How does future income uncertainty affect child labour and human capital accumulation? Using a unique panel dataset, we examine the effect of changes in climate variability on the allocation of time among child labour activities (the intensive margin) as well as participation in education and labour activities (the extensive margin). We find robust evidence that increased climate variability increases the number of hours spent on farming activities while reducing the number of hours spent on domestic chores, indicating a substitution of time across child labour activities. In addition, we find no evidence of climate variability on enrolment decisions or educational outcomes, suggesting that households may spread the burden of labour across children to minimize its impact on formal education.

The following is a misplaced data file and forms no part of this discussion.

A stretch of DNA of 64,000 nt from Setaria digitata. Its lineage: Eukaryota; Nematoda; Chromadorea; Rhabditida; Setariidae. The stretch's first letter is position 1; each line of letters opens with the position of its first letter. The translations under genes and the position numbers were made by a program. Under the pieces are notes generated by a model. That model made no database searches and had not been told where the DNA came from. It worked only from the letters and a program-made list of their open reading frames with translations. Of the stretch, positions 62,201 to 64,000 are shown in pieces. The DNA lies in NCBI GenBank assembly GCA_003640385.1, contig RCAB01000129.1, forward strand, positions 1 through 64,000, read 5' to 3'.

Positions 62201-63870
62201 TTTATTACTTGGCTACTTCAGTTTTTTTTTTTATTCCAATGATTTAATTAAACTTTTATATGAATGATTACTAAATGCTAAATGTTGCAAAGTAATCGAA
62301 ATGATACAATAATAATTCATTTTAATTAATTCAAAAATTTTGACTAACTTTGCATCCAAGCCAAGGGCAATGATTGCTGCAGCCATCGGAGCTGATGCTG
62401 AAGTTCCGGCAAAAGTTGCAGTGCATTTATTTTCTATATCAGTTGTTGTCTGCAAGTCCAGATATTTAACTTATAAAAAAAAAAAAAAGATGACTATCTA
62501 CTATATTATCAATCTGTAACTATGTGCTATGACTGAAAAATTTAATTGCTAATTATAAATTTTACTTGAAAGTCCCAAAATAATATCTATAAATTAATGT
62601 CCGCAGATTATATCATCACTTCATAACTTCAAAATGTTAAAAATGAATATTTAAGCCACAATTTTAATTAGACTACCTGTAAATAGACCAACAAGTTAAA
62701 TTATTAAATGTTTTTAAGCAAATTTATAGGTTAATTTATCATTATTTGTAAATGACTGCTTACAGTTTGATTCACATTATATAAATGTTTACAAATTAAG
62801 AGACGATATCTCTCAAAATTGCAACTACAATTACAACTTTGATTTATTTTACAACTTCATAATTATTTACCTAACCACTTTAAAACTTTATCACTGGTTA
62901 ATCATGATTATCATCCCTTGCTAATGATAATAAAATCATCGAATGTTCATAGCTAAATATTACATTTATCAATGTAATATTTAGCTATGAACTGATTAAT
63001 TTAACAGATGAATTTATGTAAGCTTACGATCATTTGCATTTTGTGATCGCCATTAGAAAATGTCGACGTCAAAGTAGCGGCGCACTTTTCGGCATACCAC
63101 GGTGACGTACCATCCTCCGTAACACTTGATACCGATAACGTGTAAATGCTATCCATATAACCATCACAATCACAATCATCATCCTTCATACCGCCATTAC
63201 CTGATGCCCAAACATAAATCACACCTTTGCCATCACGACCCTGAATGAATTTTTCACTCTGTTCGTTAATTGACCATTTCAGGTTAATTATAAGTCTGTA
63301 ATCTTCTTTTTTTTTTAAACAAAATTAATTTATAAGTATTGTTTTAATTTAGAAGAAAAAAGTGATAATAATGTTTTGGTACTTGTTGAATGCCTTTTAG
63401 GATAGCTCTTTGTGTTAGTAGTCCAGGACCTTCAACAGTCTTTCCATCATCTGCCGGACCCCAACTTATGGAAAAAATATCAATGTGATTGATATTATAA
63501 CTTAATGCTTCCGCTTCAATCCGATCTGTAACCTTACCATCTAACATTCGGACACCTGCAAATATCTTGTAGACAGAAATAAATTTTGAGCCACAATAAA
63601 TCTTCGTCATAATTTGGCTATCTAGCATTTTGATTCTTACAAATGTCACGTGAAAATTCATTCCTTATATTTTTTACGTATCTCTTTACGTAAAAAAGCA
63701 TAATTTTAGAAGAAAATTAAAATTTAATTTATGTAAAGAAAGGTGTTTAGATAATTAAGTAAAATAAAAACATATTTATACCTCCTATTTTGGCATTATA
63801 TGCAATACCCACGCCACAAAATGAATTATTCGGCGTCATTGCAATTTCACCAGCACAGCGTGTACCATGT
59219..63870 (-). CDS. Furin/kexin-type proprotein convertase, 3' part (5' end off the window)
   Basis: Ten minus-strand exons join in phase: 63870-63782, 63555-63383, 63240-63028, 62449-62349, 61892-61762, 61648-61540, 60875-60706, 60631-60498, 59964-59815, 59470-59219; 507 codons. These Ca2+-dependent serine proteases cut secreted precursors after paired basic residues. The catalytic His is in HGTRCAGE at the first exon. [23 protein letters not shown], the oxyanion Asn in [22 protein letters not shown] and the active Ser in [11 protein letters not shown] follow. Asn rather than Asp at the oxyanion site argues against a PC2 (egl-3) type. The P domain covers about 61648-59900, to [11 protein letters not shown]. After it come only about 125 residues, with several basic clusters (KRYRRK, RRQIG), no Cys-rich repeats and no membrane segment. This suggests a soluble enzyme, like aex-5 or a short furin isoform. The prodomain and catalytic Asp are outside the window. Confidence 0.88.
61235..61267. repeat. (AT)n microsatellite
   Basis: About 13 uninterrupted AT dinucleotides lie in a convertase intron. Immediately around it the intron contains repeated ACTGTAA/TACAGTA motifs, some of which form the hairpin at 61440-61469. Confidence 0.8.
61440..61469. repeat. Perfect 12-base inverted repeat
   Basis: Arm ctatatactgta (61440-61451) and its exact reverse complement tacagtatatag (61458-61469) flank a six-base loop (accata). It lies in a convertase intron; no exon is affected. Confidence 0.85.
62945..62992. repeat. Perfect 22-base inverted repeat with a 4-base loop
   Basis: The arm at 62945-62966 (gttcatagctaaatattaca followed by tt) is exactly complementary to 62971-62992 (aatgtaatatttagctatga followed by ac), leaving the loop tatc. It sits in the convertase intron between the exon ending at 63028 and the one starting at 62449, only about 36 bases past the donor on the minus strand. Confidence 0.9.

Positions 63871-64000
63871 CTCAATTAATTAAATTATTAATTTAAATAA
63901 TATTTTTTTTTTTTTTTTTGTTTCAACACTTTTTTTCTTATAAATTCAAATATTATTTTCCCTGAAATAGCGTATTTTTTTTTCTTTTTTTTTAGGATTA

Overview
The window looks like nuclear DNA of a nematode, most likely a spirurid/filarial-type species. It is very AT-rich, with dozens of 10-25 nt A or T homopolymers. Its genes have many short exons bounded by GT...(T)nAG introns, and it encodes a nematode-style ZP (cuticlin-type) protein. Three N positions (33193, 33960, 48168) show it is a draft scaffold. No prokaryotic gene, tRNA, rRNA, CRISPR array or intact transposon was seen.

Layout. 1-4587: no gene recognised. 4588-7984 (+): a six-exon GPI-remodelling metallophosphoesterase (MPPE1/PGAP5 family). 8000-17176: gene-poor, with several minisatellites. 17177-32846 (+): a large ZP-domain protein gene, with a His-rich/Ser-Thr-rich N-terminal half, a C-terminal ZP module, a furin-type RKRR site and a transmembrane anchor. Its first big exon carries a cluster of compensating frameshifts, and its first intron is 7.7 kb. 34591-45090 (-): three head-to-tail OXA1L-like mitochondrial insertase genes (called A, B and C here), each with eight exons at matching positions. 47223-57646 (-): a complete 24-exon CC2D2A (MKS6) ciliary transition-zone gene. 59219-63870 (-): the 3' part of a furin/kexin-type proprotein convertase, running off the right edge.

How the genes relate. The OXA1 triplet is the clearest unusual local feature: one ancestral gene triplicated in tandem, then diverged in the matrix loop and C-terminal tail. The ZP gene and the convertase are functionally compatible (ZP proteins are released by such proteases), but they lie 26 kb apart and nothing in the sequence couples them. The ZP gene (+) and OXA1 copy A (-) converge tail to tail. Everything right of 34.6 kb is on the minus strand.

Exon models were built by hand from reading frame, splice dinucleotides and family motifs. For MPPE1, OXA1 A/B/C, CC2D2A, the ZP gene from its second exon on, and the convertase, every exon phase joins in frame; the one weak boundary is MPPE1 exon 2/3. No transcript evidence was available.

Suggested citation: Colmer, J., (2013), ‘Climate Variability, Child Labour and Schooling: Evidence on the Intensive and Extensive Margin’, Nota di Lavoro 81.2013, Milan, Italy: Fondazione Eni Enrico Mattei.